UMNS Photo: Bishop Minerva Carcaño
Bishop Gregory Palmer, Bishop Peggy Johnson, Bishop Bruce Ough, and Bishop Minerva Carcaño are calling for prayers of healing following the Jan. 8 shootings in Tucson, Ariz., that left six dead and more than a dozen – including U.S. Rep. Gabrielle Giffords -- wounded.
Bishop Gregory Palmer
"Once again families, a community, a nation has been victimized by senseless violence," said Bishop Palmer. " I don't need to know motive or cause to name it as senseless. Please know that my heart joins yours in praying for the deceased and their families, the injured and their families, the Tuscon community, the alleged perpetrator, and the nation.
As we pray for healing, hope and peace let us stretch out prostrate before our maker and ask that the risen Christ in the power of the Holy Spirit might make each of us and all of us incarnate answers to our prayers."
Bishop Peggy Johnson
Philadelphia Area Bishop Johnson notes that "both law enforcement officials and elected politicians have attributed an increase in violence and violent threats to bitter political rhetoric used in recent elections.
I implore you to avoid this kind of divisive and antagonistic rhetoric that can lead to violence," she said. "And please pray faithfully in your congregations as well as personally for an end to violence in our streets, across our nation, and around the world."
Bishop Bruce Ough urged church members in the West Ohio Anual Conference to "hold all those involved in this tragic event in your prayers, including the shooter and his family."
The bishop said that while we don't know the reasons behind the killing, the event "serves as a wake-up call to a nation that has allowed the environment of public discourse to become dominated and polluted by bitter, hateful political rhetoric in which the language and images of 'targeting' individuals is commonplace."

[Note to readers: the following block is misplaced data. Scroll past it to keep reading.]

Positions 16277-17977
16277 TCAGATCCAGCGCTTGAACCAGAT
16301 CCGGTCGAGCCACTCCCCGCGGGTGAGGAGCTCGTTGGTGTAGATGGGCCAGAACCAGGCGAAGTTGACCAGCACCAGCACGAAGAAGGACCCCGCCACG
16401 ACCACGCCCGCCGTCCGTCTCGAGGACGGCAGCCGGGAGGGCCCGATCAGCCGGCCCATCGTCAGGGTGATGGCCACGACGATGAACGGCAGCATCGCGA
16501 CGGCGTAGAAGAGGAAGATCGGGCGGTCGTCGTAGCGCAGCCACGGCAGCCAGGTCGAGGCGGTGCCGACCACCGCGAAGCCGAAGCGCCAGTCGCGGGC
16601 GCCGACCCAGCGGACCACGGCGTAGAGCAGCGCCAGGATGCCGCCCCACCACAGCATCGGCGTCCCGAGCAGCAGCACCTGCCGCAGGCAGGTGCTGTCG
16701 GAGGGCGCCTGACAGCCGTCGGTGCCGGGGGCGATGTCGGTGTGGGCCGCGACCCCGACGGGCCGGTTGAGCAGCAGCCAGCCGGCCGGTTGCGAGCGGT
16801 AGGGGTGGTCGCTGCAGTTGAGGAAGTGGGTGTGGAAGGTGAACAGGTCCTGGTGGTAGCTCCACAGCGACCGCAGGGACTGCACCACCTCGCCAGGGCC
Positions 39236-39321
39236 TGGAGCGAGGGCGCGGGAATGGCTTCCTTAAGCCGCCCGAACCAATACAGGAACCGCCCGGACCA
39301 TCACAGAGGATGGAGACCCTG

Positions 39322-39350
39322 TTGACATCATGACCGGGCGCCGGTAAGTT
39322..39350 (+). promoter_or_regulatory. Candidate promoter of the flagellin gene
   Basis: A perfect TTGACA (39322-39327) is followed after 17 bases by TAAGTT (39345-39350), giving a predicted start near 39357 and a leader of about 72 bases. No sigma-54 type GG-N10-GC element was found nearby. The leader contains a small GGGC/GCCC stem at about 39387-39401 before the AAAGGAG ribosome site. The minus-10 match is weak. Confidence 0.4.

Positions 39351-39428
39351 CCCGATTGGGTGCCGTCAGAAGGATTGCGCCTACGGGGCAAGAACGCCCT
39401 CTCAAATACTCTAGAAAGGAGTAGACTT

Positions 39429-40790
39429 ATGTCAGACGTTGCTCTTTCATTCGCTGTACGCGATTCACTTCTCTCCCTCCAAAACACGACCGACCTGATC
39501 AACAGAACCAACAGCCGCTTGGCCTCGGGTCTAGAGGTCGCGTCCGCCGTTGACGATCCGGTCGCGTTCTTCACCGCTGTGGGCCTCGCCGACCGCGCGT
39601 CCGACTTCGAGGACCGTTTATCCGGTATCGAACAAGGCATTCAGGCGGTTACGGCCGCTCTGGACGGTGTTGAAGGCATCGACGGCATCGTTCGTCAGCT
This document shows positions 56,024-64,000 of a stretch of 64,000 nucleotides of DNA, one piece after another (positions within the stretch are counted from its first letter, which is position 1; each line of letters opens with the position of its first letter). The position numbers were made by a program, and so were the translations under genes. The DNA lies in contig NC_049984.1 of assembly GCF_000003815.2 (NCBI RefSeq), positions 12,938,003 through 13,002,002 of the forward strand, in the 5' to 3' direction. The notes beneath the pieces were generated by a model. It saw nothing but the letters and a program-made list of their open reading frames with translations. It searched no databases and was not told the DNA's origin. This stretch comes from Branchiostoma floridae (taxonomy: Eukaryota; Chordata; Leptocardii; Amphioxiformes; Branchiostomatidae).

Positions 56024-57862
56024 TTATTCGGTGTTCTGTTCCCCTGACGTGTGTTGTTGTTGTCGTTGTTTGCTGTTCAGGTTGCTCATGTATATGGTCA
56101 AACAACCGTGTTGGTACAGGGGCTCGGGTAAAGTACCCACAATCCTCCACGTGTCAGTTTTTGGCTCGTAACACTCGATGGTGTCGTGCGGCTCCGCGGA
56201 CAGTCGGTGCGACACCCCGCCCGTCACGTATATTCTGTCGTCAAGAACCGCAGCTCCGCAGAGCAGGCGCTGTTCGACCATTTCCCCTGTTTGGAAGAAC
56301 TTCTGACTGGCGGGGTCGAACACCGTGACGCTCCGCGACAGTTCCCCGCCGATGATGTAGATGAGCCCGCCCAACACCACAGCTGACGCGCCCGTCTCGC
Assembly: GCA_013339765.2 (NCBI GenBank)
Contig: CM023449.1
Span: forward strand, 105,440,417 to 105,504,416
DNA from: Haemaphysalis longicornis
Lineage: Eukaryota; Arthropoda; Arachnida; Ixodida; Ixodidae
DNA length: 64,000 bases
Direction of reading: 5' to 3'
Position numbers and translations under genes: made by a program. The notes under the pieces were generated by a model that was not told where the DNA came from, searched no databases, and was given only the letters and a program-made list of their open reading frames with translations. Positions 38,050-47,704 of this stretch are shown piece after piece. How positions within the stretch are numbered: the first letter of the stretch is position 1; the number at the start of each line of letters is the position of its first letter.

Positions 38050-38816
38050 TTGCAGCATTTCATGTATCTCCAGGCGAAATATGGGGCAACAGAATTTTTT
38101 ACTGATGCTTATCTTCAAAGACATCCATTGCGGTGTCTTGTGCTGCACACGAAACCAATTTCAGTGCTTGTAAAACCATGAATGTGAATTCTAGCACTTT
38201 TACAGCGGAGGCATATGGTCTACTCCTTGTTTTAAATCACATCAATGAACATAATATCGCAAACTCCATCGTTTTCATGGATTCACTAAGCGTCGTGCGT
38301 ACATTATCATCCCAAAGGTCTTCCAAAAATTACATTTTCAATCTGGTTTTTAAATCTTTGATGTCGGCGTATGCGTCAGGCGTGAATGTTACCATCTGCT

"I implore you to renew your stand against this kind of divisive and antagonistic rhetoric that can create hateful hearts, undermine our democratic principles and lead to unspeakable violence."
Bishop Minerva Carcaño
Bisop Carcaño who leads The United Methodist Church’s members in Arizona, issued a statement calling the shootings “senseless.” She expressed hope that the incident is not an expression of “growing intolerance.”
Giffords and two of her aides were among the 14 wounded. The dead included a federal judge, a third Giffords aide and a 9-year-old girl.
“We raise our prayers for U.S. Rep. Gabrielle Giffords and others who were affected by the senseless shooting that occurred today in Tucson, Ariz.,” Carcaño said. “We mourn the deaths of those whose lives were cut short in this moment of insanity, among them Federal Judge John M. Roll.
“We are holding close to our hearts those who are struggling to survive their injuries including United Methodist Pam Simon, who serves on Congresswoman Giffords’ staff,” the bishop said.
“For some time now many of us have been concerned about the uncivil tenor of life in this state, and pray that what has happened today is not an expression of a growing intolerance,” Carcaño continued. “Today we have certainly seen a blatant lack of respect for human life.
“Let us pray for healing for our sisters and brothers in Tucson, and for our state," said Carcaño. May God be merciful and may we be agents of Christ’s grace and love.”
Giffords, a Democrat, was shot while holding a meeting with the public at a grocery store. She underwent surgery and was listed in critical condition as of Jan. 9.
Jared Lee Loughner, 22, was arrested and has been charged by federal prosecutors for the shootings. The investigation is continuing.
Hundreds of House staffers and a sprinkling of congressmen gathered Monday morning outside the Capitol for a moment of silence for the victims of the Arizona shooting on Saturday.
The gathering initially was intended for Hill staff members, though several House members joined the event, which took place shortly before 11 a.m. on the east steps on the House side of the building in windy, cold conditions. The event came at virtually the same time President Obama was conducting a similar memorial at the White House.
Rep. Emanuel Cleaver II, Missouri Democrat and an ordained United Methodist minister, gave an impromptu blessing for the 20 people shot in the Saturday attack in Tucson.
"Help us move from this dark place to a place of sunshine," the Rev. Cleaver said.
Scouting leader planned to attend the event
Douglas Wright, the scouting ministry coordinator for the Desert Southwest Annual Conference, said he had planned to attend the gathering with Congresswoman Giffords, but his plans changed.
"I am prayerfully glad that some other things intervened in my schedule," said Wright. "I have met Gabby Giffords at least four times and wanted to speak with her about solar energy development. She is a wonderful person no matter what side of the political aisle that one may sit."